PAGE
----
Rumours abound of the closure of the Iveagh Market, a market which has been at the core of the Liberties community in Dublin since the beginning of the twentieth century.
Reporter John Ross visits the Iveagh Market to find out more about its traders and the people who shop there.
It was built by Lord Iveagh about fifty years ago at a cost of £50,000. It was established under the Dublin Corporation's Market Act of 1901 and opened in 1907. The idea was to drive the street traders off the street and put them here under a comfortable roof in Francis Street.
A casual let costs fourpence a square yard and the average pitch is about four square yards. With the opening of the market, a rule was also introduced prohibiting street trading within 500 yards of the market.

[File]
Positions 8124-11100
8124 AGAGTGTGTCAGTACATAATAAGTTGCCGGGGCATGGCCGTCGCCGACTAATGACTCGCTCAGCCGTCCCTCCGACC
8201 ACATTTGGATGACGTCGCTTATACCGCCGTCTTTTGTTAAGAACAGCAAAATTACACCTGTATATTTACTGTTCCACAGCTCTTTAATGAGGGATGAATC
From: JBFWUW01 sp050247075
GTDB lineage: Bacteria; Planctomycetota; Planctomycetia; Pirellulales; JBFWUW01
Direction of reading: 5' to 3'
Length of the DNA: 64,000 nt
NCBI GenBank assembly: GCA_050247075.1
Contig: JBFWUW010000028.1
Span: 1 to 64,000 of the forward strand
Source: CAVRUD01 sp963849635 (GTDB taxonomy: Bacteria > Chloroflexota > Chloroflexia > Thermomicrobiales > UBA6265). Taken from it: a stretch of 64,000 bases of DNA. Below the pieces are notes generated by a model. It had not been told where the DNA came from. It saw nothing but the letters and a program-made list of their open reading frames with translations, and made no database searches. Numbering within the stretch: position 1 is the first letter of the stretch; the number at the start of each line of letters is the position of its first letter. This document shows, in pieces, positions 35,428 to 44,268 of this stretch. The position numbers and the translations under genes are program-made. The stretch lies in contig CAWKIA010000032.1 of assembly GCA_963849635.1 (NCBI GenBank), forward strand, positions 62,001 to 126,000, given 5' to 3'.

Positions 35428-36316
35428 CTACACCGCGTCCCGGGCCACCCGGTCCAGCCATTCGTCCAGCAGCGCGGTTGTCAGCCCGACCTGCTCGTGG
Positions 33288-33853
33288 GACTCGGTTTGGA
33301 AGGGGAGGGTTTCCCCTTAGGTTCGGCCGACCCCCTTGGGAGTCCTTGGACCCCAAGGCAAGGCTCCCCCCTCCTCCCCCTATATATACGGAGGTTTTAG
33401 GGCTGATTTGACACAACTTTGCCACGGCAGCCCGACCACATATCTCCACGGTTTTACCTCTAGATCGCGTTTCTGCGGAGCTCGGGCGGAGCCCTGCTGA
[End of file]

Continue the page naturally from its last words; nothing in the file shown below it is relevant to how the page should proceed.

John Ross meets the Chief Superintendent of the market who describes rumours of the market's closure as "pure speculation". John Ross also speaks to third generation market trader Josie Twomey, whose grandmother was the first stall holder at the market. Josie believes that the market couldn't close as people couldn't do without it. We also meet trader Ellen Dunne who has worked at the market since she was twelve years old helping her mother. Commenting on the prospects of her children continuing in her footsteps Ellen says
There's no future in it for children.
Iveagh Market, Dublin (1986)
Concluding this report John Ross asks
Is the Iveagh Market alive or dead? Well, judging from what I've seen here today, the enthusiasm, the crowds, and the genuine nostalgia for the old place, I'd say that the Iveagh Market is very much alive.
An RTÉ News report broadcast on 21 March 1962. The reporter is John Ross.